From a March 29, 2005 blog post.
I ran across this post on Dig Tank a number of days ago and meant to comment on it.
Many of us live in a world where criticism appears to be the highest management goal – Let me show you all your mistakes, all the time and somehow we will all be better. But it doesn’t work that way. Critical spirits beget critical spirits – killing enthusiasm and any original ideas. If I want to escape critique then I just need to produce what the boss wants. How debilitating. Howard Mann comments thusly:
From the very early days of school, to the upper echelons of business, it’s always about focusing on improving our weak points. Rarely is it about celebrating that which makes us great.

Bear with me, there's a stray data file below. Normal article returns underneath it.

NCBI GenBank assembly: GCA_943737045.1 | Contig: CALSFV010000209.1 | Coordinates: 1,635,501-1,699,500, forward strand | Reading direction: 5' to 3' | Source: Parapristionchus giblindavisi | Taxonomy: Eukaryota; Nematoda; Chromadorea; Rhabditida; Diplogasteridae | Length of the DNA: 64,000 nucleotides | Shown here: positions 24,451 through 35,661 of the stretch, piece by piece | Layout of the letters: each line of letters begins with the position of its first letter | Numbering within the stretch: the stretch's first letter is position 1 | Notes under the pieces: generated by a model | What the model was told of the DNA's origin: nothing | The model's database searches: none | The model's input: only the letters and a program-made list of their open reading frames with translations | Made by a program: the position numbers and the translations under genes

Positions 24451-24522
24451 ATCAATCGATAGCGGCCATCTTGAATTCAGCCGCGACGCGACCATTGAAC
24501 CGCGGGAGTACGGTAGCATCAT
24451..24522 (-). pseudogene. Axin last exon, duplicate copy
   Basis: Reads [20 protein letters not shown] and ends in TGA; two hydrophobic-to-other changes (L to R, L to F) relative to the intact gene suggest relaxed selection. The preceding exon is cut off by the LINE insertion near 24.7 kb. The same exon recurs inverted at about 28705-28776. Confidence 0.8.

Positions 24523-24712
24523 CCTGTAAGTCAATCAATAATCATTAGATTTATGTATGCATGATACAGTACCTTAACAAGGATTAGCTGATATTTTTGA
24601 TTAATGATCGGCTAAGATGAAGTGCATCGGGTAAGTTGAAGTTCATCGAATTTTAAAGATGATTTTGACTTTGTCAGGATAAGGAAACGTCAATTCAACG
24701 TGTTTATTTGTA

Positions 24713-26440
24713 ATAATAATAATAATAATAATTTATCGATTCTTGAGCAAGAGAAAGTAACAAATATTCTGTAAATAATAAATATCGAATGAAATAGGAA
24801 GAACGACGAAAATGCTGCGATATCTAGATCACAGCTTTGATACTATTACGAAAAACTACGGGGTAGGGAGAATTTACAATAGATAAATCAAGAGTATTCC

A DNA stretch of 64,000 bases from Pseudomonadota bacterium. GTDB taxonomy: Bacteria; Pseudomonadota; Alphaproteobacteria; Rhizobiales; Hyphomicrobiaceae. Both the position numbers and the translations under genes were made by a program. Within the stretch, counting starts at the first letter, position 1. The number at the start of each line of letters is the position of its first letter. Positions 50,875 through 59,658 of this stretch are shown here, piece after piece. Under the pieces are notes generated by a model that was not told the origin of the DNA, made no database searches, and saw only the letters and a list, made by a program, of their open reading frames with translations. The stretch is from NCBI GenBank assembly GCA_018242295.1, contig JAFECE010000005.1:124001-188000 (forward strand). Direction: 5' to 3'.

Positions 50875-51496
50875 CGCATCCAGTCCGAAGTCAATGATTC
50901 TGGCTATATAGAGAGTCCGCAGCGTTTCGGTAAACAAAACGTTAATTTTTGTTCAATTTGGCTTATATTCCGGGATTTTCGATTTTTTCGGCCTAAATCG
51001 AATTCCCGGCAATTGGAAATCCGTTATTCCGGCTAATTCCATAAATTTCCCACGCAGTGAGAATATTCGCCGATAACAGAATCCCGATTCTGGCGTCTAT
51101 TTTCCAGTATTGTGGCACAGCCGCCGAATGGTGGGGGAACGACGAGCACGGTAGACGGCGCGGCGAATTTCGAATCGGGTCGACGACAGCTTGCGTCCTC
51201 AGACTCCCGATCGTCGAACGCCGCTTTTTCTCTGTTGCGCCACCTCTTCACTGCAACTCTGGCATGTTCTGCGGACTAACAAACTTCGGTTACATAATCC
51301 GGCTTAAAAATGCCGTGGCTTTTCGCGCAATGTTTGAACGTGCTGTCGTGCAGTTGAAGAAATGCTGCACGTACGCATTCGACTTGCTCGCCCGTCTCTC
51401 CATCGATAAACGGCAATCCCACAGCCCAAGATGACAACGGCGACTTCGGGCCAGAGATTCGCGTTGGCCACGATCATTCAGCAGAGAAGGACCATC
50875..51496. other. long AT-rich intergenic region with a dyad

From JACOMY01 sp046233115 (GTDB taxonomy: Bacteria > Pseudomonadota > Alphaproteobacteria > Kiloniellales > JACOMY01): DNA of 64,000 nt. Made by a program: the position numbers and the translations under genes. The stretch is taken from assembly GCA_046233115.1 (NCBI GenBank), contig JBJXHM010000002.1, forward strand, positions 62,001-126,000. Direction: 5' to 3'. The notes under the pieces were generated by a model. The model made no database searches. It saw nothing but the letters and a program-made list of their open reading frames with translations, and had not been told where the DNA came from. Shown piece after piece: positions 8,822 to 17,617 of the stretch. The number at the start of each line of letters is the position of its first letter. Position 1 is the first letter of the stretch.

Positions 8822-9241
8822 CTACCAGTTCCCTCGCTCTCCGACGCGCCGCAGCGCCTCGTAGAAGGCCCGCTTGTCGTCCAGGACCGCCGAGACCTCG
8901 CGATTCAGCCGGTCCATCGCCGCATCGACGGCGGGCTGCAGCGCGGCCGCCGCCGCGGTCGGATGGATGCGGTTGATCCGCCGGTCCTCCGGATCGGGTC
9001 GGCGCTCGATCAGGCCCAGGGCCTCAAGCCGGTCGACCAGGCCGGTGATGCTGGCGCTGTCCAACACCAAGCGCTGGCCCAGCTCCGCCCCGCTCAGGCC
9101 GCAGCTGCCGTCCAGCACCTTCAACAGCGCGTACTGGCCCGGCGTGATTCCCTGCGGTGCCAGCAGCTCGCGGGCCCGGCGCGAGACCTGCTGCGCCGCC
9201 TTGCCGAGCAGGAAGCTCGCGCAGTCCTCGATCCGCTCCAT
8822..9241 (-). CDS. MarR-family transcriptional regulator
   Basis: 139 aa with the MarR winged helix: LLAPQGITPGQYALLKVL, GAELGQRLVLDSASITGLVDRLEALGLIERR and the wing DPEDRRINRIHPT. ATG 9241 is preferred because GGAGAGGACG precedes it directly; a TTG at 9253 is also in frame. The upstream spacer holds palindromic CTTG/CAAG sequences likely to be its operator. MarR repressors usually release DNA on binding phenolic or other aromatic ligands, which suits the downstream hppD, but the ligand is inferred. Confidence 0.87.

Yes. I did say "Great". Greatness exists in most of us. And a person who doesn’t believe that shouldn’t be in business.
If all you care about with your people is their weak spots, you will have a weak company. Forever. Lucky you.
Great companies are filled with great people. The more great the group, the more great the company.
Unlocking that greatness requires a focus on finding out where each persons uniqueness lies and matching their roles to it. The more that happens the greater the power your organization will generate.
And so the same thing applies again: Unique companies are filled with unique people. The more unique the group, the more unique the company.
The overly profane yet insightful Gapingvoid reminded me of the Dig Tank post.
UPDATE: I’m reminded of the root of the word "enthusiasm" – from the Greek enthousiasmos, to be inspired by a God.